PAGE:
Without witches, sorcerers and the love of a princess, there wouldn’t be a new Dungen recording.
“Häxan,” the Swedish psych band’s reimagined soundtrack for Lotte Reiniger’s 1926 animated “The Adventures of Prince Achmed,” arrived late last year seemingly embodying the band’s earliest clutch of recordings with sonic flourishes more closely tied to fellow Swedes Träd, Gräs & Stenar than Tame Impala’s limp psychedelia.
For Dungen’s brief U.S. tour beginning March 15, stops in
Philadelphia, Brooklyn, Pittsburgh, Chicago and Los Angeles will
feature Gustav Ejstes and his troupe cycling through the film’s score
accompanied by a projection of the 90-year-old movie.
Ejstes, speaking from his home in Sweden, chatted with Impose about how the process for putting together “Häxan” was a unique experience for the band, but that performing together for more than a decade prepared Dungen for the process.
The following has been edited for length and clarity.
The first three albums seem like a unified whole, and the next four sound connected to each other. Where does “Häxan” fit?
It’s something totally new for the band, which has been from the very beginning just me. It’s been my songwriting and my production. It was like that pretty much until the last two records – the one that came out in 2015, “Alas Salk,” was produced and made by a friend of ours called Mattias Glavå. It was the first time since the major-label record in 2002 that I’d worked with another producer. The thing is, we have evolved into more of a live act. The latest record – the score for film – is a collaboration in its own right.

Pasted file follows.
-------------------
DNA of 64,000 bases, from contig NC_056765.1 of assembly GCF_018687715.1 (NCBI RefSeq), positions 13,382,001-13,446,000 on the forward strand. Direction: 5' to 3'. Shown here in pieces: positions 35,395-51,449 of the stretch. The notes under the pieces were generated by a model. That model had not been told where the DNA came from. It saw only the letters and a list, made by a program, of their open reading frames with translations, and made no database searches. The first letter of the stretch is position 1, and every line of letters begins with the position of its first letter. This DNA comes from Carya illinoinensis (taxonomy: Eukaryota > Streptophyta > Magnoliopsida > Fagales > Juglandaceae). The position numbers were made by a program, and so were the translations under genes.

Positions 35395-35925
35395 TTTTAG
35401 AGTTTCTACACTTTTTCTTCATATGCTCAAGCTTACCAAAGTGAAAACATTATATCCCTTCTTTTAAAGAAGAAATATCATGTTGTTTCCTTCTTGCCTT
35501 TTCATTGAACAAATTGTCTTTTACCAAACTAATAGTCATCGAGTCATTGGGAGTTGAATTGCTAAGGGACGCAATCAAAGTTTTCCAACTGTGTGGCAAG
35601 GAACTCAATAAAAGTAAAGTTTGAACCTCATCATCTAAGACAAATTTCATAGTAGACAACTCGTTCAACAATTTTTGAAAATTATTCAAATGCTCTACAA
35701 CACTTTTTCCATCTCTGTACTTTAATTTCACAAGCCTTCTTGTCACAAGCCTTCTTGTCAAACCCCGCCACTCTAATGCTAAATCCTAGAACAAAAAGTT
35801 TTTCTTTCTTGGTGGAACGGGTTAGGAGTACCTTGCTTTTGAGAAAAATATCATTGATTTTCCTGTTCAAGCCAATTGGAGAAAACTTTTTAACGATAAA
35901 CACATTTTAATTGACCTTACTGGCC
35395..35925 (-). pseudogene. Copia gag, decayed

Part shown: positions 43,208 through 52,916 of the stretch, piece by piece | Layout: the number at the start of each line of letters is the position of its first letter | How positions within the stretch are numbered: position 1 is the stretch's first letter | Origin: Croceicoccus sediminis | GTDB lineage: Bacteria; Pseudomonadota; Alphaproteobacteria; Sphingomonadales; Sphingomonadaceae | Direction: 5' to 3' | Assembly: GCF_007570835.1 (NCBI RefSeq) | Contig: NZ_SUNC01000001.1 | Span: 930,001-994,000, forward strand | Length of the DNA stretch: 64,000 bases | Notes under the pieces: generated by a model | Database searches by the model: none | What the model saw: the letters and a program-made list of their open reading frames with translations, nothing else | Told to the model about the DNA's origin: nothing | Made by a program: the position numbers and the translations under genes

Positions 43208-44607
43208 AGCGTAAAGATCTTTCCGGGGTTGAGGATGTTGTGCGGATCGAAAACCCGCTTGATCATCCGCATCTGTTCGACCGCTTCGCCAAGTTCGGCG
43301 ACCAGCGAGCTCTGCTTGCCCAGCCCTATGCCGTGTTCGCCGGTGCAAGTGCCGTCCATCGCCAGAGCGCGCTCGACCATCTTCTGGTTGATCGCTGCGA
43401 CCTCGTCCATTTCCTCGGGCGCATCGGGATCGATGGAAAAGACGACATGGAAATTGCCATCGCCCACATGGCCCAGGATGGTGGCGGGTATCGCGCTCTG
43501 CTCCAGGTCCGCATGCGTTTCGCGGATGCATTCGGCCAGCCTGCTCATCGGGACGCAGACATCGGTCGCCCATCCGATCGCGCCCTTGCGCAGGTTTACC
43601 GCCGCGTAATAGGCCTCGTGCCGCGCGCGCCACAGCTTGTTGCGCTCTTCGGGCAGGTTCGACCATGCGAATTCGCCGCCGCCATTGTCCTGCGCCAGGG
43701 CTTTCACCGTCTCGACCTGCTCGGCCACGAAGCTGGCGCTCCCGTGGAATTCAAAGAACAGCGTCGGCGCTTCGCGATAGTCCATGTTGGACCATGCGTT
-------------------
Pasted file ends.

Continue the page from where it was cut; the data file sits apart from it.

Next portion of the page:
Did you sit down with Wolfgang Zeller’s original score or any of the subsequent versions of the music that’s accompanied “The Adventures of Prince Achmed?”
No, we did not – at least not me. The story is that the bass player, Mattias [Gustavsson], and the guitarist, Reine [Fiske], they came to my home and brought the film. The funny thing is, the guitarist just got this Mellotron. He was like, ‘This is amazing. I can press any key and it seems perfect; it’s so cinematic.’ They came over, and we just watched the film and they played along and showed me some tunes and moods they came up with.
Really the opposite of the process you’d been using for the past 15 years.
Totally, but this film really took the live band into creating new music together. We have been developing that kind of thing during the last 10 years, especially on tour, but to rearrange my songs for playing live. If you heard us live, you’d know there’s a lot of improvisation going on. We like that way of playing, just getting to a certain vibe or mood and just staying there for a while. So, watch a beautiful movie and play along to it? That was pretty easy for us.
Was it tough for you not to write lyrics to any of the music? Or was that alleviated by there being an existing film narrative?
That is maybe the only thing that we decided from the beginning – there shouldn’t be lyrics. We considered the film the main vocal or the main instrument. That’s maybe why when we decided to make a record out of it, it was both good and [bad], because I felt that these are like instrumental versions of songs. But the film is the lead vocal or the lead melody.
It was a bit of a surprise seeing “Häxan” be released a year after “Allas Sak.” There was a five-year break between the previous two albums. What accounts for the quick return to the studio?
It went really, really fast, actually. We performed it with the silent movie – that was in the spring of 2013. And then, did a few shows with it. … It’s also, like, the record before that, “Allas Sak,” was the first record in five years. That break was not on purpose – we all just got into having kids. The time just flew away and we are all involved in tons of other projects. It’s wasn’t like, ‘Let’s have a long break.’ So, when we released “Allas Sak,” we were like, ‘Let’s just keep up the [momentum] now and put out more stuff.’
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